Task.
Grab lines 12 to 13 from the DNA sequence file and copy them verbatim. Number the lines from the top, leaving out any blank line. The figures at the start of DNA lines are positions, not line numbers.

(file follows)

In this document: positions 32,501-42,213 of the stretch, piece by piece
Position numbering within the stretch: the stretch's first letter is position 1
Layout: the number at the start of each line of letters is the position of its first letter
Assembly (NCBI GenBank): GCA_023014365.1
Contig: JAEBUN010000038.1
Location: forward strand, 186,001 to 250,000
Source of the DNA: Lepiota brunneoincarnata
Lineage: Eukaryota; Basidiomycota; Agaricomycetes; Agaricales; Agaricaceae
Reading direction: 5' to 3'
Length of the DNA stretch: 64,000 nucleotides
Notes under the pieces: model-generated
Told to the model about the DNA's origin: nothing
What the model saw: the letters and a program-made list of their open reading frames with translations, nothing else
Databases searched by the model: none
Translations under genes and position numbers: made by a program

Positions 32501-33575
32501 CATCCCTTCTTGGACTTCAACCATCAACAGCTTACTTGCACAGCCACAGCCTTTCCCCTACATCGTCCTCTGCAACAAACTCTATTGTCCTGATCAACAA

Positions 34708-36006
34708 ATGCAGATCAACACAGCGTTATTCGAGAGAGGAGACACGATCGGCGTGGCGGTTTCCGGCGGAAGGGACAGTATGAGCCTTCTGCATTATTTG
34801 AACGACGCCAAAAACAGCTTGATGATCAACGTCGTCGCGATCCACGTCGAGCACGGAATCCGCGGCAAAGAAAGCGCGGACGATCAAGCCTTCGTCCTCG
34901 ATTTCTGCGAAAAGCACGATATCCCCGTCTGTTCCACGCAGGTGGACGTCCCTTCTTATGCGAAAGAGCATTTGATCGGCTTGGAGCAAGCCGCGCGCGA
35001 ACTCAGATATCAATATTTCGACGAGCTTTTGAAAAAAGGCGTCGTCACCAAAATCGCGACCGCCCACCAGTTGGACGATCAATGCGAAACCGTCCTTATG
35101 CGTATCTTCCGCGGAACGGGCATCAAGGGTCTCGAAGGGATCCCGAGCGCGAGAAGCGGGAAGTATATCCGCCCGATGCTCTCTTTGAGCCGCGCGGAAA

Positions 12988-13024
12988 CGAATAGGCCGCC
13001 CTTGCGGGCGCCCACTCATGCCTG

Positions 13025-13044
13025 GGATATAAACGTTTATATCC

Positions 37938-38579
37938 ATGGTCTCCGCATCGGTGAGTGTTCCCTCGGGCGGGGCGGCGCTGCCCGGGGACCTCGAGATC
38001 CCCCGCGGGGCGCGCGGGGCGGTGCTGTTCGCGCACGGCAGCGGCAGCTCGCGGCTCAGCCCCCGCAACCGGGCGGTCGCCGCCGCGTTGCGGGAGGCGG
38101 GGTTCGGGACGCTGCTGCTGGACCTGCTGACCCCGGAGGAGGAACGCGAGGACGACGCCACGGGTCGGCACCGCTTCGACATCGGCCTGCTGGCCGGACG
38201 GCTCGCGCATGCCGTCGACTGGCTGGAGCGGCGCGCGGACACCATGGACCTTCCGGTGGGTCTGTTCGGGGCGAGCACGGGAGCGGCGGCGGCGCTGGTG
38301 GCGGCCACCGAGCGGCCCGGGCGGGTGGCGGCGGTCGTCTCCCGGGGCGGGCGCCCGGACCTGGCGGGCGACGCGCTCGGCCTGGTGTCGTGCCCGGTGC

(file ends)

Told to the model about the DNA's origin: nothing
What the model saw: the letters and a program-made list of their open reading frames with translations, nothing else